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Re: Where to place include files

From: Ralf Corsepius
Subject: Re: Where to place include files
Date: 29 Sep 2001 07:12:28 +0200

Am Fre, 2001-09-28 um 19.15 schrieb 1001697323:
> Hi all,
> I'm wondering about how to organize the header (.h) files on my project.
> The structure is like the following: the directory "prodesk", which is
> the toplevel directory, contains a subdirectory named "core", and another
> one named "include", both hanging from the topdir.
> In my header files, I need to do some #include's of other .h files I've
> written. These files are all placed in prodesk/core subdirectory.
> I want to put these files when they are installed on
> /usr/include/prodesk. And here, the problem arises.
> I include headers from headers like: (for example)
> #include <prodesk/string.h>
> As you may notice, there is the "prodesk/" directory preceding the header
> file, so this will work when it gets installed.
> But, to solve the include problems because missing files if the package
> is not yet installed I've done the following. I've created a subdirectory
> in prodesk/include, that is called prodesk itself. So, I try to shadow
> the real include's dir layout.
> Then, I've populated that directory with symlinks:
> (wherever I am)/prodesk/include/prodesk $ ln -s ../../core/*.h .
> This way, when building the library, it can include the files fine, and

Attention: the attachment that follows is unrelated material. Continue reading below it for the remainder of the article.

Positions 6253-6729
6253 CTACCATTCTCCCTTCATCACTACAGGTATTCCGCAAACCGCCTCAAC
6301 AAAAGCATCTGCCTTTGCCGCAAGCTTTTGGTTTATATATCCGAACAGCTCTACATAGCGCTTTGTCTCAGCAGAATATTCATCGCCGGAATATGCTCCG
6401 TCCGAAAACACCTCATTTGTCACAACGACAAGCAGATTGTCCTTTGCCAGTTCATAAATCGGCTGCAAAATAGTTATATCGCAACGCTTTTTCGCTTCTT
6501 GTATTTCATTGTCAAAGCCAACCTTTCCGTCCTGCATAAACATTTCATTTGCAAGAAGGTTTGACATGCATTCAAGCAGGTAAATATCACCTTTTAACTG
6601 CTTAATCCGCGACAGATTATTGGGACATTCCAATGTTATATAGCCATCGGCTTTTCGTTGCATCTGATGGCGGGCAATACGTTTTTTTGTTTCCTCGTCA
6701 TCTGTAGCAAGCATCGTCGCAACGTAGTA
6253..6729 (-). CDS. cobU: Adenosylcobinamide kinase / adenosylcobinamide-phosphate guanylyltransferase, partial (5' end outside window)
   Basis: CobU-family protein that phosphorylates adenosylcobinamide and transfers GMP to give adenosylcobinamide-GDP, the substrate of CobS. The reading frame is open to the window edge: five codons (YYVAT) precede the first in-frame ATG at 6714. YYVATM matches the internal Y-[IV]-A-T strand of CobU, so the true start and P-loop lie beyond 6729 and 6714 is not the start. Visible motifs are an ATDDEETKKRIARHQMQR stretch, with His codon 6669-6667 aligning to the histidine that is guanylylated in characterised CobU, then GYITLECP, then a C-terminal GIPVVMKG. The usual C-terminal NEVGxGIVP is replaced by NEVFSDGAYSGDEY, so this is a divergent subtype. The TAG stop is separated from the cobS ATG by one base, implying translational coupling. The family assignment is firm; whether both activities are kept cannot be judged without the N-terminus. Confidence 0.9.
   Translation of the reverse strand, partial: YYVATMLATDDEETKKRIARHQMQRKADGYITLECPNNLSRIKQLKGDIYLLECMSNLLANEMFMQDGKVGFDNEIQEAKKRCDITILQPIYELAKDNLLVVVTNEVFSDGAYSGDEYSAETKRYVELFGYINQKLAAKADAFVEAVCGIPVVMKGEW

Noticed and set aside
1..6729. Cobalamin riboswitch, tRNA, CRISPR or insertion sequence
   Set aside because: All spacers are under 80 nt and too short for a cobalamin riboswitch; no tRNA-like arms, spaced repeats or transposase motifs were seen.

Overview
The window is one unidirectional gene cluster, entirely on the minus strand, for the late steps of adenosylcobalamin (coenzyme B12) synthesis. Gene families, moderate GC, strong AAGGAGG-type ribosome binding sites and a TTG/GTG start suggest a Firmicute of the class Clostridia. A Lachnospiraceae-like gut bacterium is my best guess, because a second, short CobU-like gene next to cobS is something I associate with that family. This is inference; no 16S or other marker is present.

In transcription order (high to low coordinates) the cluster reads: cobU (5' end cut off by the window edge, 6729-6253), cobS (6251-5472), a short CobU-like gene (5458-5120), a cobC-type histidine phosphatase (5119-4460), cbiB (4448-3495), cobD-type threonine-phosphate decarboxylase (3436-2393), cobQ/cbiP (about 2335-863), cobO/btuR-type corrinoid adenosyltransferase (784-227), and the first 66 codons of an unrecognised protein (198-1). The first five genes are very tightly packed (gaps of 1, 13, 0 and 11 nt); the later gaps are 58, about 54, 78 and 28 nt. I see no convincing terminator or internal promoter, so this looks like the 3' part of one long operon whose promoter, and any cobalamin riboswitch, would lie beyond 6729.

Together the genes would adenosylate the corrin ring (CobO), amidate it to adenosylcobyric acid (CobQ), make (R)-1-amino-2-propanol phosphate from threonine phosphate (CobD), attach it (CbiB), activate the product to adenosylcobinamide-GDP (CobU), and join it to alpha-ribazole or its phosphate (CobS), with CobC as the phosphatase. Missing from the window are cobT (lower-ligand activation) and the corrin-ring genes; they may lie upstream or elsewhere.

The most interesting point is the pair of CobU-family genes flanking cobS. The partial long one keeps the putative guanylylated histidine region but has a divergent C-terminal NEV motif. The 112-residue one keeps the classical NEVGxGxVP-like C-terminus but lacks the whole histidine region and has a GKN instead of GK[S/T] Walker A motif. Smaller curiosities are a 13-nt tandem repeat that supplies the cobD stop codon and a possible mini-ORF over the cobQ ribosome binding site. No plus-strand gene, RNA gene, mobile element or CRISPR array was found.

> when is installed I guess that it will work fine.
> Do you think this is a "logical" way to do this?? Or this is weird?
Well, this is the way imake applied (still applies ?).

IMHO, it is weird, error-prone and hard to maintain :) (No punt

What I do in such cases is either to
* Apply a similar layout as Guido mentioned. 
Pros: Simple source-tree layout
Cons: You would have to redesign your existing header hierarchy, files
are not safe against accidentially includeing private headers from
public ones.

* Layout your include directory hierarchy as it would be after
installation, i.e. put all public headers below include/.. applying the
same layout as the final layout would have, eg.
Pros: Proper separation of public and private headers, safe against
accidental inclusion of private headers.
Cons: Somewhat more complex source-tree layout.

For larger projects and for projects with long development cycles, I
personally prefer the second way of doing it, for small project it
actually doesn't matter.

Just my 0.02 Euros


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